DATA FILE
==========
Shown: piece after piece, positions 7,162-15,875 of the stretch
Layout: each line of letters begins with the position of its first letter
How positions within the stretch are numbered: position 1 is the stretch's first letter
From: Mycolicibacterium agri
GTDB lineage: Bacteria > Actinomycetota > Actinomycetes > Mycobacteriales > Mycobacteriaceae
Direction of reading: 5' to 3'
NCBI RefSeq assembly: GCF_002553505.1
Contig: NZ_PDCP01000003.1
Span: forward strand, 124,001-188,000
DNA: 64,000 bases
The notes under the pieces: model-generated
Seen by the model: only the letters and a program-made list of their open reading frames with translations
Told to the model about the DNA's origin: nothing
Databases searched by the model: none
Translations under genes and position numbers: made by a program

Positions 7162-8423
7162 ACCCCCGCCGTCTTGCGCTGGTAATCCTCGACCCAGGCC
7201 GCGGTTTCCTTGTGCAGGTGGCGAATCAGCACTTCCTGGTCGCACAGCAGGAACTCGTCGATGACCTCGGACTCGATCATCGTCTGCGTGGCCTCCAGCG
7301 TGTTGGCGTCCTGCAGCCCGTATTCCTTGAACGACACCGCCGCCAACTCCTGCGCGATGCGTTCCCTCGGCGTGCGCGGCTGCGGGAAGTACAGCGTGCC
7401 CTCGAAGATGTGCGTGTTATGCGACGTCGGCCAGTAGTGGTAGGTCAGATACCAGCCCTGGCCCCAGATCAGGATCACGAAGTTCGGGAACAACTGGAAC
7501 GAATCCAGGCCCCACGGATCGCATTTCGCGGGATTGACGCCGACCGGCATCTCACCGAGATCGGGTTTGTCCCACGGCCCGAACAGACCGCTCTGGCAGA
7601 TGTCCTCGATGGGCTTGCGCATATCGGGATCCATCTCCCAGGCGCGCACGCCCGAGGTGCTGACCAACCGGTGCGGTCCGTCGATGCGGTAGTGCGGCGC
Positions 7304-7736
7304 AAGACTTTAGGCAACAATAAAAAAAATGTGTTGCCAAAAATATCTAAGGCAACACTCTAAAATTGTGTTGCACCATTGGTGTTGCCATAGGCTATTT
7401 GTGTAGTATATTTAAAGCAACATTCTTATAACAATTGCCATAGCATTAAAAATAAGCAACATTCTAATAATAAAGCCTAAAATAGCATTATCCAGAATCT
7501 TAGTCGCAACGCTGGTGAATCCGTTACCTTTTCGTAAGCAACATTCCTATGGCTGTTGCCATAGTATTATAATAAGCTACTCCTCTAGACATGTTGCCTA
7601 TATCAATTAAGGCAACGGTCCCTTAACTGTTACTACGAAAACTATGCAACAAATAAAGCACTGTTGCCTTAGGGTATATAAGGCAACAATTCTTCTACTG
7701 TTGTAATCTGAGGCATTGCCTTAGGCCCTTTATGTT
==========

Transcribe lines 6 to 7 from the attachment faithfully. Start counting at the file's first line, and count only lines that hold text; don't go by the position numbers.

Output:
Direction of reading: 5' to 3'
NCBI RefSeq assembly: GCF_002553505.1